- Conditions inside Venezuela continue to deteriorate - a million Venezuelans have now sought refuge in Colombia, and this number could double in next six months;
- IRC has conducted an assessment of 1,200 individuals in six locations across Colombia to understand needs of Venezuelans;
- In Colombia, Venezuelans are being forced to undertake desperate measures to earn money to survive including a high prevalence of sex work;
- 94% of people surveyed reported that they were separated from those that they usually live with in Venezuela, including almost half who said they had been separated from children. This is approximately 5X higher than typically seen in emergency contexts;
- Only a fifth of those surveyed had accessed any assistance in Colombia;
- The top six most commonly reported needs of Venezuelans settled in Colombia - a job, food, money for rent, healthcare, shelter, and medicine - could all be met with access to an income or regular cash.
Bogota, Colombia,, November 13, 2018 — As Venezuela’s crisis deepens, thousands are forced to flee the country every day - an exodus comparable to the European refugee crisis of 2015. Most Venezuelan refugees cross into Colombia, which is already hosting some one million Venezuelans. This number predicted to potentially double over the next six months as the Venezuelan economy continues to freefall along with the country’s healthcare system.
In the past two weeks, the International Rescue Committee (IRC) conducted an assessment of the needs of Venezuelans in six locations across Colombia, including both those transiting through the country and those that were settled. Through the assessment IRC’s team surveyed over 1,200 individuals and conducted 11 focus groups across Barranquilla, Bogotá, Cali, Maicao, Medellín, and Putumayo department. The full report is available for download here.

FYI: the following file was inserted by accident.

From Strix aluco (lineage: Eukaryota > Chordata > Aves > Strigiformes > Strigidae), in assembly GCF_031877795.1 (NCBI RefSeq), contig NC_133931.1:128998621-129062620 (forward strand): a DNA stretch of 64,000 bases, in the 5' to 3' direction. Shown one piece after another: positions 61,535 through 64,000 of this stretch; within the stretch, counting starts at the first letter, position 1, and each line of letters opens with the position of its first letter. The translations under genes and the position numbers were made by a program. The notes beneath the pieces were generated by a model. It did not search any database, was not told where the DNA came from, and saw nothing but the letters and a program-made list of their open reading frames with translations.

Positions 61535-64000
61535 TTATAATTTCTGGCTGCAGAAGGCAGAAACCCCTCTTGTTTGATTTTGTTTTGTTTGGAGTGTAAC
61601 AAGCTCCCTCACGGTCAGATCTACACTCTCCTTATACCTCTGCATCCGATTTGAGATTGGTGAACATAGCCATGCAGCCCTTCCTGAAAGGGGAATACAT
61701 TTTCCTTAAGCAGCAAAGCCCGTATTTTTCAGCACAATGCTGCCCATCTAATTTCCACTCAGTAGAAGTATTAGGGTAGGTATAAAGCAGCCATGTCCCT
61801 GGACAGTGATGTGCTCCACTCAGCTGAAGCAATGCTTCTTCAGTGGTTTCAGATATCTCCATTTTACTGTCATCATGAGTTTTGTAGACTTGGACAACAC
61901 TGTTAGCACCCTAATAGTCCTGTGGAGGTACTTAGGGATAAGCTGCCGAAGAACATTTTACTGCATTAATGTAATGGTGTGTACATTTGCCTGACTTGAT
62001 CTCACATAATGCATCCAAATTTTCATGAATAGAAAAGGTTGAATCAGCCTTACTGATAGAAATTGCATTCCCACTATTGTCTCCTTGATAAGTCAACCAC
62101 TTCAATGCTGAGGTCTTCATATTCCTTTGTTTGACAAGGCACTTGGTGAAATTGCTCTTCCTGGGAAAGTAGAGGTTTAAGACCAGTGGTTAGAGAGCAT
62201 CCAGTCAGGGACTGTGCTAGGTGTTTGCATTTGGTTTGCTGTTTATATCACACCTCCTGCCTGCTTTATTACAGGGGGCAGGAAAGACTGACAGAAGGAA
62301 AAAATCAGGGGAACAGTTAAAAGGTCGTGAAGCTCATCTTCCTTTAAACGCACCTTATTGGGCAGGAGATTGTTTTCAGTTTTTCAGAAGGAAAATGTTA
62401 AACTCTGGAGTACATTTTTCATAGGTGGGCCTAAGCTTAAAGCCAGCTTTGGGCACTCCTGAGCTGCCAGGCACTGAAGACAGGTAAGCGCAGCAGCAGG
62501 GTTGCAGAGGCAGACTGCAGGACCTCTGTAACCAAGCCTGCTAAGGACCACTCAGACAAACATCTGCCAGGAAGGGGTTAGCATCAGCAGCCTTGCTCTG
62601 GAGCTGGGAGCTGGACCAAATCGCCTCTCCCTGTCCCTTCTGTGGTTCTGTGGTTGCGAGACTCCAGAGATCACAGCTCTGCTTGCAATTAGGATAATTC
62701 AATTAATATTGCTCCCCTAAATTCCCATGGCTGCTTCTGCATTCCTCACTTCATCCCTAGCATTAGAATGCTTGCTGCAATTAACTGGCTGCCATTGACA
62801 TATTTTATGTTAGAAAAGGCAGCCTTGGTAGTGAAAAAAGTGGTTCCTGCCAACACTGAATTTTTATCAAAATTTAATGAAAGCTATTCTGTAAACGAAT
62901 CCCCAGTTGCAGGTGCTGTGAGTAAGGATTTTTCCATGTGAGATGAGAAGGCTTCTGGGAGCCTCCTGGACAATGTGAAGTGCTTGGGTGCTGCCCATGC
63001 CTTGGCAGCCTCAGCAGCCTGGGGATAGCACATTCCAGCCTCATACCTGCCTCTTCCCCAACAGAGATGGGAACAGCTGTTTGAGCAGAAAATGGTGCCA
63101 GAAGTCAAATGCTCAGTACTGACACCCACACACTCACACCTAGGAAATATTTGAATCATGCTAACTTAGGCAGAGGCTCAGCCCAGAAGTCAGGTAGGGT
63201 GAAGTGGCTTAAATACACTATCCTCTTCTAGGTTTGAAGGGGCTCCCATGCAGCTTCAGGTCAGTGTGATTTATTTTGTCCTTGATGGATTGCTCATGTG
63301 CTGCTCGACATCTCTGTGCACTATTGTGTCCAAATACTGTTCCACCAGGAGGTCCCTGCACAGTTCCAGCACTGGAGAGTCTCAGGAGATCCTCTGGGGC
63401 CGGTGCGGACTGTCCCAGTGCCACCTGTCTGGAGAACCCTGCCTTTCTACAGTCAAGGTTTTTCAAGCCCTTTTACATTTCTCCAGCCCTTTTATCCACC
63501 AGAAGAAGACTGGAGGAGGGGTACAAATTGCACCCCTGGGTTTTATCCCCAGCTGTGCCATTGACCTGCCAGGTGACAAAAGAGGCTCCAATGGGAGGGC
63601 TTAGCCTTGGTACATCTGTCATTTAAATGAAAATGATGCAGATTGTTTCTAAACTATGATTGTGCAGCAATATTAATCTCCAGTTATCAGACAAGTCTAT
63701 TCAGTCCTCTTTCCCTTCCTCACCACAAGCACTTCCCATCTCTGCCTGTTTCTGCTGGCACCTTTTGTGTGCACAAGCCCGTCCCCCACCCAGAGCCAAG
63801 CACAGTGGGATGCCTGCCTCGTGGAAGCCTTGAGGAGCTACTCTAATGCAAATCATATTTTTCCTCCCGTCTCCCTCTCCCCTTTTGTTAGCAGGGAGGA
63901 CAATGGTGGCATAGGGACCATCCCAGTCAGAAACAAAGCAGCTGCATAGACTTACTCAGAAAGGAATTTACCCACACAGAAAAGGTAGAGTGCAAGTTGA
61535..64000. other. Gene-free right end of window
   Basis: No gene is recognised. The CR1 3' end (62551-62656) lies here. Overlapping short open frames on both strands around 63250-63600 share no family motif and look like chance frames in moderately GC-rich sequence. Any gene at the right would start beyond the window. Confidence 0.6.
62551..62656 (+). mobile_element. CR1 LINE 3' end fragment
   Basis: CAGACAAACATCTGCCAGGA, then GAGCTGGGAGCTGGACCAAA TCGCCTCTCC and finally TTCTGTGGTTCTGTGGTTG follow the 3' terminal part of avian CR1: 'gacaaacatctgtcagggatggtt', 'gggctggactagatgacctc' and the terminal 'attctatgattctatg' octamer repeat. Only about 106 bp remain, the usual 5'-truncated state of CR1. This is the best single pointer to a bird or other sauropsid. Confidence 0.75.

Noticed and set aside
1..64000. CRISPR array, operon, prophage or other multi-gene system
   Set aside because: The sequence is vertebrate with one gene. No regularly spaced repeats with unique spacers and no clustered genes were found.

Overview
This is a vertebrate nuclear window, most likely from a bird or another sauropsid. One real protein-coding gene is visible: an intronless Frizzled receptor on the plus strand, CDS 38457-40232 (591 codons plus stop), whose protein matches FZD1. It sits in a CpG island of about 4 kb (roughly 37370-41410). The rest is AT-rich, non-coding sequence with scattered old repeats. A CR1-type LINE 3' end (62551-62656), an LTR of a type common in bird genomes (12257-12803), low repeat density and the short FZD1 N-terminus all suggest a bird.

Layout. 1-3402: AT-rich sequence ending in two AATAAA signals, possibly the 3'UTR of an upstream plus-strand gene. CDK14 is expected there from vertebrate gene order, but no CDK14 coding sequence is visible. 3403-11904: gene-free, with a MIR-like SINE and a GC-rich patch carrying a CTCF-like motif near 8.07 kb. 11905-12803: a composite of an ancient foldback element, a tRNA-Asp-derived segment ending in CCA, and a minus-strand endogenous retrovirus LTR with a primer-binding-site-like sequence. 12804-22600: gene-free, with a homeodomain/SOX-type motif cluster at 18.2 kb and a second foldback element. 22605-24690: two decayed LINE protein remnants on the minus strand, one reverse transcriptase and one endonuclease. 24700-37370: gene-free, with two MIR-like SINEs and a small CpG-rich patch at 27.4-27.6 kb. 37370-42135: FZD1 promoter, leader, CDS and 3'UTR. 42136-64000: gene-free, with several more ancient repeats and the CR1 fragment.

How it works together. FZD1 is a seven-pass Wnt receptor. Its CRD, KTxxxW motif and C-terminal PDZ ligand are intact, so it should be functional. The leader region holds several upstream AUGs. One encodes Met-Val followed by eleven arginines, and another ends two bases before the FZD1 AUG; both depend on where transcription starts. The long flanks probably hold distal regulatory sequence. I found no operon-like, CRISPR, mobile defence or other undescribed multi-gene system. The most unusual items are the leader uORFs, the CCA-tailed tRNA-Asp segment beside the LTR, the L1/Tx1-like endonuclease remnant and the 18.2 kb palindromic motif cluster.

Marianne Menijvar, IRC’s country director in Colombia says: “Each day the crisis in Venezuela deepens. Economic and political collapse are putting food and medicine out of reach for hundreds of thousands, forcing people to make the desperate decision to leave their home and flee to Colombia.
“The top six most commonly reported needs of Venezuelans settled in Colombia - a job, food, money for rent, healthcare, shelter, and medicine - could all be met with access to an income, and in order to survive, Venezuelans are being forced to undertake desperate measures in order to earn money.
“Venezuelans told us that children who had recently arrived in Colombia are often not properly nourished, and mothers were often unable to produce milk due to lack of proper nutrition. But once in Colombia, life is far from easy. People reported eating smaller portion and less often, and in some cases, adults said they were skipping meals in order for children to eat. Many people are forced to live in unsanitary and unsafe conditions with 32% of settled women reported that they felt at risk when using bathing facilities and toilets.
“While the majority of Venezuelans surveyed were professionals back home, many are struggling to make a living in Colombia - with as many as 8 out of 10 of settled respondents reported urgently needing an income stream and food as a top humanitarian need. What's more, forced by a lack of money and hunger, vulnerable Venezuelans are adopting negative coping mechanisms to survive - including incurring debt, reducing meals, and engaging in sex work. One women’s focus group reported that even professionals, such as doctors, have turned to sex work to make ends meet.”